The Forgotten Highway
Prince Arthur Built in 1851 by Todd McGregor in Glasgow for the Woolwich
Steamboat Co. The picture shows vessel on the Thames in 1866.
Vesta passing Woolwich in 1884.
The Vesta was possibly built in 1870 by R Duncan & Co, Port Glasgow. Thought to have been built for the new Gareloch service from Greenock, but sold to Keith & Campbell in 1871 after the dissolution of the Greenock Company. She was sold after the 1875 season by Keith & Campbell to the London Steamboat Company with other ex-
The Duke of Cambridge
Built by Hills of Port Glasgow in 1866 for the Gareloch service from Greenock it had oscillating 2 cylinders engines. 92 tonnes gross. . It was named Argowan. She was sold in 1875 to the London Steamboat Co for use on the Thames Pictured here in 1886 at Victoria Embankment and owned by the Woolwich SP Co between 1875 and 1898 (London SB Co).
Purchased in 1881 by Thames Channel Shipping Co, becoming the London Steamboat Co and New Victoria Steamboat Co, she was used for their Yarmouth service. In 1882 she was used on charter to Hastings and St Leonard's then in 1883 was back on Yarmouth to Harwich Service, connecting with Koh i Noorfrom London. In 1888 she worked from London to Clacton and back in a day doing 21 knots. Throughout her history she was plagued by mechanical trouble and became known as the "late boat".
In 1898 she was sold to PA Campbell to work on South Coast and was based in Brighton from 1903 to 1912. It went to Bristol in 1914 for use on the Cardiff Service until WW1. In 1917 she was converted for mine-
Victoria Steamboat Association
After they were set up their first move was to purchase the paddler Lord of the Isles. Although 12 years old, this vessel had been operated on the prestige Glasgow -
It set new standards for the Thames and sent the Association and its competitor on the Clacton route into an intense frenzy of vessel purchasing. The Association introduced the enormous PS Koh-
Lord of the Isles
She was built in 1877 by Henderson's for the Glasgow Inveraray Steam Boat Company and had a simple 2 cylinder engine.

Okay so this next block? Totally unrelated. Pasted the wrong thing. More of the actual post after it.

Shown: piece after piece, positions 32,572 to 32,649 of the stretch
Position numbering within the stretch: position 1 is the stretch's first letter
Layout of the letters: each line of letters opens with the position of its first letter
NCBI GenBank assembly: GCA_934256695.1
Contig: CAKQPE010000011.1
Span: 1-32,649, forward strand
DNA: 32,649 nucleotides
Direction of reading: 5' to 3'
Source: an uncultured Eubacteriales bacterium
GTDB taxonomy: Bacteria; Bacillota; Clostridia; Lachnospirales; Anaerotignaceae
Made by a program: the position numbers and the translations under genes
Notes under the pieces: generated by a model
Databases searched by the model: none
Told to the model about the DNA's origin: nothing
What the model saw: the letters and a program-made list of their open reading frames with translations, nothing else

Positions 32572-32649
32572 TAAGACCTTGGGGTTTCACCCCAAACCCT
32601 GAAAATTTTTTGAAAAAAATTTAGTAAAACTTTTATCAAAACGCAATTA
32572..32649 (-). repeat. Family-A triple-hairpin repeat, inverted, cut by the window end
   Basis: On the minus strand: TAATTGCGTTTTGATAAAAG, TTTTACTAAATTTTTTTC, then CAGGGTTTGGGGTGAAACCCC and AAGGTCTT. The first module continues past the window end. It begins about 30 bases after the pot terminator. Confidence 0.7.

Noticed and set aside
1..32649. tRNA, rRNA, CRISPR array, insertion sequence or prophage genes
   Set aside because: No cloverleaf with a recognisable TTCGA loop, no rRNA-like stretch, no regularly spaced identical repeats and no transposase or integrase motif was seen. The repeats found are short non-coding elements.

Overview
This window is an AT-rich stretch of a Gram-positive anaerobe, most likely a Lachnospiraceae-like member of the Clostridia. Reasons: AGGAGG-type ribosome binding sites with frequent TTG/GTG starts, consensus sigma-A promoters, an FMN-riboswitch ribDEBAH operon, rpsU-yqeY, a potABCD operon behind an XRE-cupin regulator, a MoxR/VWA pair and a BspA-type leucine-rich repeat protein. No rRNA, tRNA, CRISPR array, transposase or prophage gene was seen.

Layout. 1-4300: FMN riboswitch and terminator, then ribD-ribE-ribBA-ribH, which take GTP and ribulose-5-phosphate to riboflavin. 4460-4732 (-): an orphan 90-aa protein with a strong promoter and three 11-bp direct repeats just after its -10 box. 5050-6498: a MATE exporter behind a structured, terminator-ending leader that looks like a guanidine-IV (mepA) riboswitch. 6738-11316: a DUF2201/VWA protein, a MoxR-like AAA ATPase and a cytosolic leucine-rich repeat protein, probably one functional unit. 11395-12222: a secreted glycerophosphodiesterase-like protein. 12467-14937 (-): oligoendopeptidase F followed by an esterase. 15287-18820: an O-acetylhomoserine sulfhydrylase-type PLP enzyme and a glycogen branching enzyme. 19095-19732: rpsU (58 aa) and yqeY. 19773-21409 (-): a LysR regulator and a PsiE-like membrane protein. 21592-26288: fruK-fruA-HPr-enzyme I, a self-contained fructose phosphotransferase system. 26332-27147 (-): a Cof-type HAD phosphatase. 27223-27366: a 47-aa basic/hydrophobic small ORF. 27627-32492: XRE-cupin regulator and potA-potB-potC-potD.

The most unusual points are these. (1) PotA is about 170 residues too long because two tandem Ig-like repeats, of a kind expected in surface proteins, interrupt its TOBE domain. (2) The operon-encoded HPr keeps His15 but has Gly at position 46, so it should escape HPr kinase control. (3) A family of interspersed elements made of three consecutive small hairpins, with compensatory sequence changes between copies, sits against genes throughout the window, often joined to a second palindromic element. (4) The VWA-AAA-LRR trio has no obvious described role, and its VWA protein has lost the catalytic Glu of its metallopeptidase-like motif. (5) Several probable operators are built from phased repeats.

She was sold after the 1890 season to owners who were part of the Victoria Steamboat Association to rival the Clacton Belle. Despite her age, her luxury was regarded as a revelation on the Thames. Telescopic funnels were added and aft deck saloon extended to the full width of the hull.
In 1897 she was sold to Planet Steamers for their Kent run and renamed Jupiter. In 1900 she was used on the South Coast at Brighton and in 1902 sold to Dawson Reid of Glasgow and renamed Lady of the Isles. Stored out of action in 1904 she was then sold for scrapping in 1905.
Mermaid Was built in 1891 by Samuda Bros in Poplar for the Victoria Steamboat Association. She was used on London to Gravesend and later Southend routes. In 1916 She was sold as a Number ferry and then in 1922 went to Ireland for the Limerick to Kilrush service and then in 1924 for Belfast to Bangor. In 1927 she was scrapped in Preston.
A poster for New Palace Steamers who foreclosed on Victoria Steam Boat Association.
Koh i Noor Built in 1892 by Fairfields, 884GRT, she was damaged off Pembroke sailing down from Scotland when in fog she hit rocks and badly damaged her bow. She returned to her builder for repairs. She was built entirely of steel. It was the first new boat for the Victoria Steamboat Association operated in mortgage.
Built to rival the threat of the new Belle steamers, she cost £50,000, and had a telescopic mast, 2 decks with a 1st class dining salon. It was fully fitted with electric lighting, post office and book and fruit stalls.
It set new standards of accommodation and was used on the Harwich run, being one of the most popular boats on the Thames.
For a time she was used as a husband boat from Tilbury to Margate and after 1903 ran to Dover. In 1894 Fairfield's foreclosed on the Victoria Steamboat Company and set up New Palace Steamers taking the boat back into their ownership. In early 1914 she was used on the Kent Coast service.
The outbreak of the First World War, at the height of the 1914 season, brought a premature reduction in traffic. Koh-
The New Palace Steamers chartered second hand tonnage in PS La Belgique, ex "Paris", to develop the cross-
Royal Sovereign under VSA ownership
Built by Fairfields of Glasgow in 1893 with compound
diagonal engines. 891GRT
Originally owned by the Victoria Steamboat Association
and used on their North Kent run to rival the Belle
In 1894 she reverted back to the ownership of Fairfields
under New Palace Steamers. In 1909 new boilers were
During WW1 she was laid up, then sold on to A W
Picard's Royal Sovereign Steamboat Co for £8,000 and
remained on the North Kent run. In 1929 she was sold
to GSN for £8,000 and had just one season on their
In 1930 she was sold for £3,500 to a Dutch breaker.